Florida Lawmakers Unveil Plan For State Control Of Walt Disney World Special District

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Florida lawmakers unveiled a bill on Monday for state control of a special district set up to let The Walt Disney Co. largely self-govern much of the area around Walt Disney World.

The bill, expected to be considered during a special session of the state Legislature this month, would allow Gov. Ron DeSantis to appoint the five board members of the district. The legislation also would rename the Reedy Creek Improvement District to the Central Florida Tourism Oversight District.

The bill (read it here) also calls for the district to continue honoring outstanding debt and will retain powers of taxation. The board members would be appointed by the governor and confirmed by the Senate. The bill also prohibits anyone who has been a theme park employee, officer or director in the past three years from serving on the board, along with their relatives.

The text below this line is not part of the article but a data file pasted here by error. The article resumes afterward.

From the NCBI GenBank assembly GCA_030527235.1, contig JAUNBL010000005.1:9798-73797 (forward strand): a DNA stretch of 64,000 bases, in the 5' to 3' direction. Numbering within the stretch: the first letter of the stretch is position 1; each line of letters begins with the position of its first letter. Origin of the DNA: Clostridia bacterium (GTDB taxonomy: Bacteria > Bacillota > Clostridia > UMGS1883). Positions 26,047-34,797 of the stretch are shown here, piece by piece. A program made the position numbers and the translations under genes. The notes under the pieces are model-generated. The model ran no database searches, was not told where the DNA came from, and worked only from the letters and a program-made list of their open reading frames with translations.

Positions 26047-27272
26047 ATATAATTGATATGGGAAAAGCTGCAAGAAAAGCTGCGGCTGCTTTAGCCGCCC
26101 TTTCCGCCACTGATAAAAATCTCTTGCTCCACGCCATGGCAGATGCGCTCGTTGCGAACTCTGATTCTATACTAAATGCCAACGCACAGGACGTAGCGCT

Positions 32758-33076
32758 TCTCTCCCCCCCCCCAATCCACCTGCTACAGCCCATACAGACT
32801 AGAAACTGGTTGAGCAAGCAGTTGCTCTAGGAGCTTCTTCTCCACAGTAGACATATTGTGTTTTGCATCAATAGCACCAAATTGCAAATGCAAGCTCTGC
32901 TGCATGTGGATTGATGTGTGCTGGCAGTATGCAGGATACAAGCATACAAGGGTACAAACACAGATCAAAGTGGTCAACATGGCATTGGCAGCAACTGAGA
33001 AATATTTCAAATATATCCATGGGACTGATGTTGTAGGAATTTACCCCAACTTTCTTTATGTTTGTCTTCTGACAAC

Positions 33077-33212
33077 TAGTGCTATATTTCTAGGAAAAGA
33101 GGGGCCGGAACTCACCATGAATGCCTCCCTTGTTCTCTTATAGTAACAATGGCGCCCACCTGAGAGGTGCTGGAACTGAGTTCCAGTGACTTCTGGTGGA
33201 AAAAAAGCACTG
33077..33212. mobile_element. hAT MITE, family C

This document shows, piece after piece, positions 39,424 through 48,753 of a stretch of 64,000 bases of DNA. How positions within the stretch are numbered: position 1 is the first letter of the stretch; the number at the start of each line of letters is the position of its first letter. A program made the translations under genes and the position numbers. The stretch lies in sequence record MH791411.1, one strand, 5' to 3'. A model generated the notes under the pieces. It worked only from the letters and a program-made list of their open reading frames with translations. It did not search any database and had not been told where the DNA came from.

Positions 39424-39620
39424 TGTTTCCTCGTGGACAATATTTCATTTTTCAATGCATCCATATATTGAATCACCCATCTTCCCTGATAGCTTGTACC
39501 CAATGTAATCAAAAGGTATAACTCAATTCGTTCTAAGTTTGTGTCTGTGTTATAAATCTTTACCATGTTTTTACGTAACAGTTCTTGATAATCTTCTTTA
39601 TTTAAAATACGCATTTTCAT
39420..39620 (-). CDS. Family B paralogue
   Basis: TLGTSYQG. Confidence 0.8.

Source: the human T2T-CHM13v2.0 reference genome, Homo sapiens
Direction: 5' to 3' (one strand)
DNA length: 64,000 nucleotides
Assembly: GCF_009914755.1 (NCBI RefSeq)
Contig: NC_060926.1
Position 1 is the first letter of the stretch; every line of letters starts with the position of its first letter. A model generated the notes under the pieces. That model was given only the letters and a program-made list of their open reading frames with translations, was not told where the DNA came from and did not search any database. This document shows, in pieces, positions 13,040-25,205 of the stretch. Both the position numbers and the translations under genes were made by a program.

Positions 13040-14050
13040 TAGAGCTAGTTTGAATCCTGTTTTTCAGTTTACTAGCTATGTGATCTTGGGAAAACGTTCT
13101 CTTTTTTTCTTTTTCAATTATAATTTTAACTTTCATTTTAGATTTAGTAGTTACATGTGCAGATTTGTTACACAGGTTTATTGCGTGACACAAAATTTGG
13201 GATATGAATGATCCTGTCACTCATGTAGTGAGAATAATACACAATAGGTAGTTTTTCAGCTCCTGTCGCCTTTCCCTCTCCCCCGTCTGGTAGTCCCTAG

The district was created by the Legislature in 1967 as Disney prepared to build its theme park on the property. But last year, DeSantis led an effort to dissolve the special district after The Walt Disney Co. came out against his parental rights legislation, dubbed the “Don’t Say Gay” law. Democrats and other critics slammed the governor for the move as one of retaliation against the company for taking a public position on the issue, while officials in surrounding counties expressed concern that they would be stuck with around $1 billion in Reedy Creek district debt.

The governor’s staff had said that additional legislation would address concerns before the dissolution of the district, scheduled for June. Under the bill, that wouldn’t happen, but the district would operate under a new name and control.

DeSantis said in a press conference last week, “We’re not going to have a corporation controlling its own government.”

The governor has the votes for state control of the district, just as he had support last year for its dissolution.

A spokesperson for The Walt Disney Co. did not immediately return a request for comment.

The district is set up to oversee such things as land use and infrastructure within its boundaries. Under current law, board members are selected by landowners within the district, meaning that Disney has control over who sits on the body.

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